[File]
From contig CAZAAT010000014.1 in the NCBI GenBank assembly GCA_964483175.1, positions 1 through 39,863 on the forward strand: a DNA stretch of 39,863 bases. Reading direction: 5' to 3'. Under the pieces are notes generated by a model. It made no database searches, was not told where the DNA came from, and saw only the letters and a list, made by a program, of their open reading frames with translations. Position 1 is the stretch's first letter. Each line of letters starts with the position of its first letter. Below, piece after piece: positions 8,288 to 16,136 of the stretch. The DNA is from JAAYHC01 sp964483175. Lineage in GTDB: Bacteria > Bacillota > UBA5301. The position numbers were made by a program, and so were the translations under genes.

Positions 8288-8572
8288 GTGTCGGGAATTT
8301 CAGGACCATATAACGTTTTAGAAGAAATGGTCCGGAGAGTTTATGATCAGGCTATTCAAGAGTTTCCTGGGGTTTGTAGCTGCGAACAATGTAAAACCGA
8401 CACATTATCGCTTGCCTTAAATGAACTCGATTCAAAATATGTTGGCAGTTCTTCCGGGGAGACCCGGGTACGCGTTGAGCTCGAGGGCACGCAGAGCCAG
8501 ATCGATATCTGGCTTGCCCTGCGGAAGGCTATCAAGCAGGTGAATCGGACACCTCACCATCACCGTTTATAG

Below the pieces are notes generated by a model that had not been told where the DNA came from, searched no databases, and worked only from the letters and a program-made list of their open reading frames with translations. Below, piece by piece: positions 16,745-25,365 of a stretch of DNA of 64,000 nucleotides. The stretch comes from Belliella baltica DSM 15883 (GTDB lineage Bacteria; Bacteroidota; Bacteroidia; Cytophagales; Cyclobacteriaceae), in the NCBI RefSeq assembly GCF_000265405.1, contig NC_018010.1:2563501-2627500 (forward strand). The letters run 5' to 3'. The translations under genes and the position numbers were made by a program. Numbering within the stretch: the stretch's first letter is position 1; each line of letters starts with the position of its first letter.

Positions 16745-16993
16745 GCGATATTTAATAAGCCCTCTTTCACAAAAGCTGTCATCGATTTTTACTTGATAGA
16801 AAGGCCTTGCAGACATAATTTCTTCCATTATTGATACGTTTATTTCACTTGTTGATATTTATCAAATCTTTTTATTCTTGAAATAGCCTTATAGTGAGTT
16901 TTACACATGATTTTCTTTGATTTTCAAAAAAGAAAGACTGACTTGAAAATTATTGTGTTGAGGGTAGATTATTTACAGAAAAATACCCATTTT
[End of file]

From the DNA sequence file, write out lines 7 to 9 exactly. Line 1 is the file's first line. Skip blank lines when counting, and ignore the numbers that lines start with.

Below the pieces are notes generated by a model that had not been told where the DNA came from, searched no databases, and worked only from the letters and a program-made list of their open reading frames with translations. Below, piece by piece: positions 16,745-25,365 of a stretch of DNA of 64,000 nucleotides. The stretch comes from Belliella baltica DSM 15883 (GTDB lineage Bacteria; Bacteroidota; Bacteroidia; Cytophagales; Cyclobacteriaceae), in the NCBI RefSeq assembly GCF_000265405.1, contig NC_018010.1:2563501-2627500 (forward strand). The letters run 5' to 3'. The translations under genes and the position numbers were made by a program. Numbering within the stretch: the stretch's first letter is position 1; each line of letters starts with the position of its first letter.

Positions 16745-16993
16745 GCGATATTTAATAAGCCCTCTTTCACAAAAGCTGTCATCGATTTTTACTTGATAGA